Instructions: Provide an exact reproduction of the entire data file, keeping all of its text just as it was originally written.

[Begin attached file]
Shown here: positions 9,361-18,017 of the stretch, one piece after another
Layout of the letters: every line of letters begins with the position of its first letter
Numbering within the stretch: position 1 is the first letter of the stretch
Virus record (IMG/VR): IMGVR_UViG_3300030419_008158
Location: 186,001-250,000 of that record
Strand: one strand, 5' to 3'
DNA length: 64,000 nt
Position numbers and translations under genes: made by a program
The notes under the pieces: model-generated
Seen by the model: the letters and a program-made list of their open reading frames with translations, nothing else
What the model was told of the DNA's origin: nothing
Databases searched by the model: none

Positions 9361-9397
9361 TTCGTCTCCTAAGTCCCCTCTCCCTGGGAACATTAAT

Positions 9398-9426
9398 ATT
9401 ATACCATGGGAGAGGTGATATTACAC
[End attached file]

Shown here: positions 9,361-18,017 of the stretch, one piece after another
Layout of the letters: every line of letters begins with the position of its first letter
Numbering within the stretch: position 1 is the first letter of the stretch
Virus record (IMG/VR): IMGVR_UViG_3300030419_008158
Location: 186,001-250,000 of that record
Strand: one strand, 5' to 3'
DNA length: 64,000 nt
Position numbers and translations under genes: made by a program
The notes under the pieces: model-generated
Seen by the model: the letters and a program-made list of their open reading frames with translations, nothing else
What the model was told of the DNA's origin: nothing
Databases searched by the model: none

Positions 9361-9397
9361 TTCGTCTCCTAAGTCCCCTCTCCCTGGGAACATTAAT

Positions 9398-9426
9398 ATT
9401 ATACCATGGGAGAGGTGATATTACAC